WELLINGTON, July 23 (Xinhua) -- A researcher at the University of Auckland said on Friday they are currently establishing a sports brain bank to further investigate the brain changes of contact sport athletes so as to prevent repeated head injuries.
Earlier findings from a British study suggests there is a link between playing rugby at an elite level and changes in brain structure. The study, carried out by the Imperial College London, Britain's Dementia Research Institute, among others, was published in the journal Brain Communications.
Dr Helen Murray of the Centre for Brain Research of the University of Auckland said "there is growing concern that contact sport athletes are exposed to repeated head injuries that could have long-term effects, such as post-concussion syndrome and a form of dementia called chronic traumatic encephalopathy."
This study uses magnetic resonance imaging (MRI) to compare the brains of elite rugby players with control groups who do not play sports and who played non-collision sports like swimming, cycling, and weight-lifting.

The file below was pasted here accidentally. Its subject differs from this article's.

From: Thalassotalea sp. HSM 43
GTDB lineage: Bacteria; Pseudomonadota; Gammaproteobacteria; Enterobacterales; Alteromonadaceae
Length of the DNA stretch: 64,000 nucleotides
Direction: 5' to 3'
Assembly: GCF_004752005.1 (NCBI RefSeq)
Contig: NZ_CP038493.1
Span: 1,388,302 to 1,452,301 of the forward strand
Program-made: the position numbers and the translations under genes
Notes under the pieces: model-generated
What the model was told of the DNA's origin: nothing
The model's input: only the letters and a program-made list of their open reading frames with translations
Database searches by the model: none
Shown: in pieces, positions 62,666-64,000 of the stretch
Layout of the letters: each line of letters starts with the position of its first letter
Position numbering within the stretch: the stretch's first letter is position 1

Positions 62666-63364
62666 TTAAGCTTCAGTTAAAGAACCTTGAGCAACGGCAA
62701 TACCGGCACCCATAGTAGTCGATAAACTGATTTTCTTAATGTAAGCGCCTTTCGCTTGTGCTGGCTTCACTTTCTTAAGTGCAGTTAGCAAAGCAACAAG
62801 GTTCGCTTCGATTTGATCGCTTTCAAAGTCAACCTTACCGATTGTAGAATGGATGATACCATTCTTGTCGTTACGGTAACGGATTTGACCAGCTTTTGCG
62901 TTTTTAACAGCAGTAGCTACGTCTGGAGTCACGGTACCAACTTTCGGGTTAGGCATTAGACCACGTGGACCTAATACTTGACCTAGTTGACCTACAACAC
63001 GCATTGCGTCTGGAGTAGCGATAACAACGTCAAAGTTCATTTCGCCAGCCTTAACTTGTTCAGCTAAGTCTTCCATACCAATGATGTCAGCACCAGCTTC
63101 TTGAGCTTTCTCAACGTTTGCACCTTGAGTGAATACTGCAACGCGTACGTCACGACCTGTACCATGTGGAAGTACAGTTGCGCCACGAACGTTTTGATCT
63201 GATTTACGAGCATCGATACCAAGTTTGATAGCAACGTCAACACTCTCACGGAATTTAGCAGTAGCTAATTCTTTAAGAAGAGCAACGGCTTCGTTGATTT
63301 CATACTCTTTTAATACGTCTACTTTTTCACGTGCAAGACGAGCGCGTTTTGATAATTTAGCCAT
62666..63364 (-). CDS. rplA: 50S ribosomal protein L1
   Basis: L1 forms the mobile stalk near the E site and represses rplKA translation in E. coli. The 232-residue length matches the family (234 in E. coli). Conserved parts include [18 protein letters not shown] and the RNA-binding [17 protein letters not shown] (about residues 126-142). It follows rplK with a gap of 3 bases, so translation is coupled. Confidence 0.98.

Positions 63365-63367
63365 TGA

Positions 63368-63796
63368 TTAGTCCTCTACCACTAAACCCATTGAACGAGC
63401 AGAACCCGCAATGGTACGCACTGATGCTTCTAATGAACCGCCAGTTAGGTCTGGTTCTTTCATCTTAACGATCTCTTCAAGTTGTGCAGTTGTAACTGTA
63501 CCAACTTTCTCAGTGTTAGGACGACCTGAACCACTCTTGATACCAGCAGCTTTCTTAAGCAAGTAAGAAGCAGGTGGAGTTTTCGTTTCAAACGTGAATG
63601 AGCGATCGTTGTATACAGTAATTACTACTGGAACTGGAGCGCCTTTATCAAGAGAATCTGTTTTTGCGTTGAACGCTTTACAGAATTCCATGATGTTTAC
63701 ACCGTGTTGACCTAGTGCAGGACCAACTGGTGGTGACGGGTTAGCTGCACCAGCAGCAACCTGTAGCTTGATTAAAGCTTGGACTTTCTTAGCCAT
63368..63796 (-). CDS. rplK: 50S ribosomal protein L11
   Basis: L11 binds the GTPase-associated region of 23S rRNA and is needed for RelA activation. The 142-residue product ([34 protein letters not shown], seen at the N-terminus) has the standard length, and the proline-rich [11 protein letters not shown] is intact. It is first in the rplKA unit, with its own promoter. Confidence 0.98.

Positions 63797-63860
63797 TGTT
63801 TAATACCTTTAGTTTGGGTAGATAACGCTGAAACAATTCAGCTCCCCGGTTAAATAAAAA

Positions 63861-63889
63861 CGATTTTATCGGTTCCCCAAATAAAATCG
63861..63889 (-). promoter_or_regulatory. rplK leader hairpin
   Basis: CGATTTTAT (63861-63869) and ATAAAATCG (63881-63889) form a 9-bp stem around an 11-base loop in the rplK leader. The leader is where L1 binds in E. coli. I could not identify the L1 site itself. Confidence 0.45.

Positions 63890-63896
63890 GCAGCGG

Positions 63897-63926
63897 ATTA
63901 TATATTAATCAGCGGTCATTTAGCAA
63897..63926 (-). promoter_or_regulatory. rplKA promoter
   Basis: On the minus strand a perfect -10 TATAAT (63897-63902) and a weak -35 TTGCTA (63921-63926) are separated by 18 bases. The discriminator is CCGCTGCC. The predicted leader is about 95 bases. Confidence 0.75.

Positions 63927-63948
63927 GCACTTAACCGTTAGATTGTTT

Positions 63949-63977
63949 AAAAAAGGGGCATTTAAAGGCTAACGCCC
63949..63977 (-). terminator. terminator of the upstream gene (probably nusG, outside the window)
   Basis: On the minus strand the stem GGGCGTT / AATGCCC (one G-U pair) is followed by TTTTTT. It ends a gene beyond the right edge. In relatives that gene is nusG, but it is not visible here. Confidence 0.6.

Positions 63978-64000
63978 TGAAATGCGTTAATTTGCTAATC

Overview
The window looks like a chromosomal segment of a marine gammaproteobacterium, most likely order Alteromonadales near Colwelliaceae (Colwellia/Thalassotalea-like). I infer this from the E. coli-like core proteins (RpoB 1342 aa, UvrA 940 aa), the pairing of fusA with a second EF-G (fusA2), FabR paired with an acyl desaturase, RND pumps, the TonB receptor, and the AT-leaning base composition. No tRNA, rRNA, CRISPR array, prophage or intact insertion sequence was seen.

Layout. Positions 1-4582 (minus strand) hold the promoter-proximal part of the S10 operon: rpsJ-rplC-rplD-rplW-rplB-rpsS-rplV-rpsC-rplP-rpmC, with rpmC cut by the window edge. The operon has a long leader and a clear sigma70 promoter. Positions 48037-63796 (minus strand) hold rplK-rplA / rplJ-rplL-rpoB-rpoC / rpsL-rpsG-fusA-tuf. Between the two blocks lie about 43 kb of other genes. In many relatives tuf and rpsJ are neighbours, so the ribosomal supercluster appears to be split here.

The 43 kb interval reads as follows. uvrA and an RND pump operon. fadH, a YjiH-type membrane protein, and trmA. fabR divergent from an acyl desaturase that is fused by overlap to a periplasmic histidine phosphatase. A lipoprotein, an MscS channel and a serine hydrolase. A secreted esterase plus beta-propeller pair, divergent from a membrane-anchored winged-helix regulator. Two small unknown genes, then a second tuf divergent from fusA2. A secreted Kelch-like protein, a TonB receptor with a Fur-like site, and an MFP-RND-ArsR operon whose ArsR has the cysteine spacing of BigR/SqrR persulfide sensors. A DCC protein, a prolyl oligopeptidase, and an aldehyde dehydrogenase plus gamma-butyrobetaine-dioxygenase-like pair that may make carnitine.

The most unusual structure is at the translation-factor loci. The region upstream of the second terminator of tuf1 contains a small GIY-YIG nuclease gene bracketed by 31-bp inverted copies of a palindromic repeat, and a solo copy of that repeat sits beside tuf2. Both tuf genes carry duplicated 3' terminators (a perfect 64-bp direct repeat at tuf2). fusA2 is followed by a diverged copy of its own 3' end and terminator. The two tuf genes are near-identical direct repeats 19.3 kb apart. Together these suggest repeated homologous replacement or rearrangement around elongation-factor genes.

The scans found brain injuries in almost a quarter of the rugby players, and that half of the rugby player group had unexpected reductions in the volume of their deep brain tissue.
More research is needed to clarify whether the abnormalities they found are related to an increased risk of neurodegenerative disease and impaired neurocognitive function after playing rugby at elite levels, researchers said.
Murray said her team is currently establishing the sports brain bank initiative as part of the Neurological Foundation Human Brain Bank at the Center for Brain Research in Auckland.
"While this is a small study, it provides preliminary evidence of changes to brain structure in a group of elite rugby players. These findings highlight the need for larger studies of more athletes with a longer follow-up to validate and understand these changes," Murray said. Enditem